By most reckonings, there are 33 island destinations in the Caribbean, from Haiti, the Western Hemisphere's poorest nation, to tony, upscale St. Barts. They also include desolate Montserrat, lush Dominica and the forbidden -- for Americans, at least -- island of Cuba.
Yet it seems that, increasingly, people I speak with in the industry are expressing concern that the region is perceived as falling into a rut of homogeny. Others see its value proposition falling in proportion to the rise of regional airfares. Still others question its attractiveness as a cruise destination.
In last week's cover story, which featured a conversation among editors of consumer travel publications, the Caribbean was singled out for criticism.
Danielle Mattoon, then travel editor of the New York Times, felt the islands' marketing was out-of-step with today's focus on experiential travel. People want "the opportunity to be in a tropical setting and yet have access to something authentic," she said.
Similarly, Afar Editor in Chief Julia Cosgrove observed, "There's no sense of 'I should go to this island as opposed to that because I'm going to get this deeper cultural experience by connecting with people in one place vs. another.' The destinations need to respond."
National Geographic Traveler Editor in Chief Keith Bellows added, "They've sort of sold themselves to a common denominator. I wouldn't say it's the lowest common denominator. ... I think they've burned out a whole bunch of consumers."
USA Today's Veronica Stoddart described the Caribbean as "a mixed bag. Some destinations are overdeveloped. Sadly, it tends to be where the cruise ships go."
As a cruise destination, the Caribbean presents a different set of issues. Last week, Royal Caribbean International announced that the Quantum of the Seas would sail from its Bayonne, N.J. homeport on seven-, eight-, 11- and 12-day Eastern and Western Caribbean itineraries.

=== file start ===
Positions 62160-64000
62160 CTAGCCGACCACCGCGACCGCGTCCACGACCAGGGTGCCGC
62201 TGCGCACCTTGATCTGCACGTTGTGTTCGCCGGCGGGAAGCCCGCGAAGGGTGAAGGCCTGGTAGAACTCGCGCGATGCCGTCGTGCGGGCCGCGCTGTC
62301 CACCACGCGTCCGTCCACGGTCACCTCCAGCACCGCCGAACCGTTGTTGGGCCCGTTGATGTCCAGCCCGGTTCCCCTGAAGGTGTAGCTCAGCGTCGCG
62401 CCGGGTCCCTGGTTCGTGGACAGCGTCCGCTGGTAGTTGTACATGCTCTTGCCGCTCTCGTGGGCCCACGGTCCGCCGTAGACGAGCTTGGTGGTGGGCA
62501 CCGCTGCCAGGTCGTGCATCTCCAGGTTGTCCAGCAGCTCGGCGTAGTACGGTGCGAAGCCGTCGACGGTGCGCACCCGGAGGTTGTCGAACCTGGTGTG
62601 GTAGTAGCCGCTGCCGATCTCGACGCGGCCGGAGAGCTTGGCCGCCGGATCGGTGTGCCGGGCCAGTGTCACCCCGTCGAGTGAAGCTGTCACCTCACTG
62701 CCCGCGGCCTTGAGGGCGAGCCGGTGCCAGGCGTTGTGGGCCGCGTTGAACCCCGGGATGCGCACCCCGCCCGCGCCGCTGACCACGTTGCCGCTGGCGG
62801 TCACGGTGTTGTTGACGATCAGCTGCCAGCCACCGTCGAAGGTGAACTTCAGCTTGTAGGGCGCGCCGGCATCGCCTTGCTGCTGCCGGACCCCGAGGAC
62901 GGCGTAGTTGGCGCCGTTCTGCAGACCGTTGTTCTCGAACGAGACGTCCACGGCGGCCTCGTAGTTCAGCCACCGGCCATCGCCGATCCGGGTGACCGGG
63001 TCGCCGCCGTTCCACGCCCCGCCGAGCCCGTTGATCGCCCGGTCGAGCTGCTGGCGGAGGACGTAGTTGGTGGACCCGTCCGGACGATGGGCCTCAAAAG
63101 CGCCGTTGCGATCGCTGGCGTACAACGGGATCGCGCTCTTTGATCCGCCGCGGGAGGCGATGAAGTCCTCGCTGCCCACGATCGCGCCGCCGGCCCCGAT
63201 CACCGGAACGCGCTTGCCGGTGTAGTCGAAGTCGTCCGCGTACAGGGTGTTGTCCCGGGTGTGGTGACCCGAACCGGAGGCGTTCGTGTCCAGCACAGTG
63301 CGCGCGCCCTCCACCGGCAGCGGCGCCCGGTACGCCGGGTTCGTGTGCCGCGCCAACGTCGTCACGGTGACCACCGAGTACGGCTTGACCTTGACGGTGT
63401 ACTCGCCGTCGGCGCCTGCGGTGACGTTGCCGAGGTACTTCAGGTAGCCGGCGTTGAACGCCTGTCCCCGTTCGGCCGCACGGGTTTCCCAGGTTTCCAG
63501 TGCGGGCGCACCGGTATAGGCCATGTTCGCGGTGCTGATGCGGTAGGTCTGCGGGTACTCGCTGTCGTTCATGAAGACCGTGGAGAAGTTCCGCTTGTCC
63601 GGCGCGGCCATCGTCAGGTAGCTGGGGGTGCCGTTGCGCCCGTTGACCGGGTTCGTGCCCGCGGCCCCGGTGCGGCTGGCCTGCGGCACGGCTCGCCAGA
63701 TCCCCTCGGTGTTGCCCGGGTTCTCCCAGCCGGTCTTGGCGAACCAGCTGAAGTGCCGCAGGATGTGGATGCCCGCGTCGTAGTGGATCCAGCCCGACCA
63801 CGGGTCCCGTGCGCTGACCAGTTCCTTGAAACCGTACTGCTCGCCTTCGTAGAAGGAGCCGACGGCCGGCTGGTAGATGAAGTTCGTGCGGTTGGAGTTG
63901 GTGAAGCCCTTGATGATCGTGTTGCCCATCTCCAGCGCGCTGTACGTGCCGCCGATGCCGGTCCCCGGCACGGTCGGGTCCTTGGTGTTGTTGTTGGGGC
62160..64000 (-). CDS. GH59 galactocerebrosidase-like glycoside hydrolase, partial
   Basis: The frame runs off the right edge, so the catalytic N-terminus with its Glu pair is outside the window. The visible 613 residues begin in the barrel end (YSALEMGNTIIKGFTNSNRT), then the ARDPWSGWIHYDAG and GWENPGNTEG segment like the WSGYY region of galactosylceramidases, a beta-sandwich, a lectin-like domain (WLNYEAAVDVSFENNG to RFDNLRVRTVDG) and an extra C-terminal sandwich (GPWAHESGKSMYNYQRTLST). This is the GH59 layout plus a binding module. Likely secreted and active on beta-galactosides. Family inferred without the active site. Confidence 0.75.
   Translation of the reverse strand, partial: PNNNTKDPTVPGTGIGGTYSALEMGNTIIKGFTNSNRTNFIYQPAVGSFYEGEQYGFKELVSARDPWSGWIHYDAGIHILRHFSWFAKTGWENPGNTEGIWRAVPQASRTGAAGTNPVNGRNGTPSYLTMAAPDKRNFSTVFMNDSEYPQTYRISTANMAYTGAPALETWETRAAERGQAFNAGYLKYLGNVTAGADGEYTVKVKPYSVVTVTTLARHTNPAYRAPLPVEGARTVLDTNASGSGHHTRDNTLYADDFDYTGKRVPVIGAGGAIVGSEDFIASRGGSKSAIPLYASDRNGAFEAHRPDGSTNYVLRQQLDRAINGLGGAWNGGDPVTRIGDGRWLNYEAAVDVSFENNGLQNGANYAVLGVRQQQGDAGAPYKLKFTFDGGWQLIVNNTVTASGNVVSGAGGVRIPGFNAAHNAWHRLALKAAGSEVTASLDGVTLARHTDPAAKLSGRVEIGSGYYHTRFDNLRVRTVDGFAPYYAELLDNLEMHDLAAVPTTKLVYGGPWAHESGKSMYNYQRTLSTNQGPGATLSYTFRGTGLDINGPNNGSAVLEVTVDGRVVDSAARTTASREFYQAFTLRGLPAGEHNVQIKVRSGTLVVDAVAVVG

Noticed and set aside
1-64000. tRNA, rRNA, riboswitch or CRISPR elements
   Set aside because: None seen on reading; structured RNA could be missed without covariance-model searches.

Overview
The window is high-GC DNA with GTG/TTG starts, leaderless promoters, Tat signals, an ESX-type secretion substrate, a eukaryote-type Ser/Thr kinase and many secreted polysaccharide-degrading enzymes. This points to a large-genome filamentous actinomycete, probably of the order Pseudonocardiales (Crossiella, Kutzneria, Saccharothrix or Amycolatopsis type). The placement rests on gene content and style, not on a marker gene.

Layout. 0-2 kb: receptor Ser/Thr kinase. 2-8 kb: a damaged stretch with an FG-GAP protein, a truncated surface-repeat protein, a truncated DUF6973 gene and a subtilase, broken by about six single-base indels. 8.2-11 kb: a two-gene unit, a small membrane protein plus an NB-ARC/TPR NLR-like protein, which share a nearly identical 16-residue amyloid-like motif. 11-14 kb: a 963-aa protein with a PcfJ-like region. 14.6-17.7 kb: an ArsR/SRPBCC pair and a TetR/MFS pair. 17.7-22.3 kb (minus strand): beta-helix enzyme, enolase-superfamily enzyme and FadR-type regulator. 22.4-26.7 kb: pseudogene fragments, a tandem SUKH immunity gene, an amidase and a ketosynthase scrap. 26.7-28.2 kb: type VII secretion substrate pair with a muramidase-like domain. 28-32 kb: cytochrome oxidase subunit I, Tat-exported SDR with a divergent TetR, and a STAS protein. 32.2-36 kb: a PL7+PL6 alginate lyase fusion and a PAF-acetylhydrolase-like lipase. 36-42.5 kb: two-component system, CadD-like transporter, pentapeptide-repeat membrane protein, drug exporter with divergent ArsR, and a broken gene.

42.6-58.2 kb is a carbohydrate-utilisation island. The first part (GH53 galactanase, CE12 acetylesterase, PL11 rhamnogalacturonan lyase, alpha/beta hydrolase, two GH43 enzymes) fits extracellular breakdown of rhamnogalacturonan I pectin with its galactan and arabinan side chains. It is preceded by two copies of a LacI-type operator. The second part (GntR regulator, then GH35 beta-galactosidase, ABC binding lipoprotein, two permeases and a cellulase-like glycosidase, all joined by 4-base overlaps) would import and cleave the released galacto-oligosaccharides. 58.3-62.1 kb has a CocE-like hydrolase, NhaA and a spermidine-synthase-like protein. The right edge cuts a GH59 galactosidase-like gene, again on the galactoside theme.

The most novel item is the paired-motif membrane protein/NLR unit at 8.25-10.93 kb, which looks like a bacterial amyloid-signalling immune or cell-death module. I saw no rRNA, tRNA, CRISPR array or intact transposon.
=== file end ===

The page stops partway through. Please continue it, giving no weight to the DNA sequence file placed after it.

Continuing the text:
Kimberly Wilson Wetty, co-president of Valerie Wilson Travel International, said her clients would book the Quantum out of interest in the ship itself, but she believes that if the ship stays in the Caribbean, it'll be one-and-done. Her clients have already seen the ports numerous times.
I also had a conversation with a vacation packager who sells the Caribbean along with other sun-and-sand destinations.
"They're right," he said of the travel editors' criticisms. "The problem is in differentiation. When you're on the beach, the sand, sun and water are the same. Even though each island has its own musical heritage, reggae is all you hear. And the all-inclusive concept has become ubiquitous: You and I know the differences in details among the different brands, but to most consumers, an all-inclusive is an all-inclusive."
The all-inclusives also work against the notion of experiential travel and authenticity, he said: "It costs you something extra to leave the property and go out and explore. The tendency is to stay put."
Another representative of the same packager said cost had become a big factor. "It can be $3,000 more for a family to go to the Caribbean than to Mexico," he said. "It's airfare, but not just airfare. It's taxation issues and the cost of goods."
This all adds up to a wake-up call. In my experience, Caribbean culture is alive and well for those who take the time and trouble to look for it. And some all-inclusives and cruise lines do offer cultural excursions, though they might want to revisit whether those are as authentic as today's "experiential" traveler is seeking.
For many vacationers, the bottom line is cost. Airlines are not going to give up the capacity discipline that has led to higher fares (and profitability). Island governments can't change that, but they can re-examine taxation, duty regulations and possible air subsidies to bring overall costs down.
These are bitter pills. Tourism is supposed to enrich government coffers, not deplete them, but each island will have to carefully consider these investments.
It could also help if islands traded parochial concerns for a coordinated campaign to promote the region, one that would highlight diversity, cultural richness and value. The Caribbean Tourism Development Co. website is a step in the right direction, but clearly more needs to be done.
And, judging from the conversations I've had recently, it will take more than a consumer campaign. The trade's faith in the region is wavering.
Email Arnie Weissmann at [email protected] and follow him on Twitter.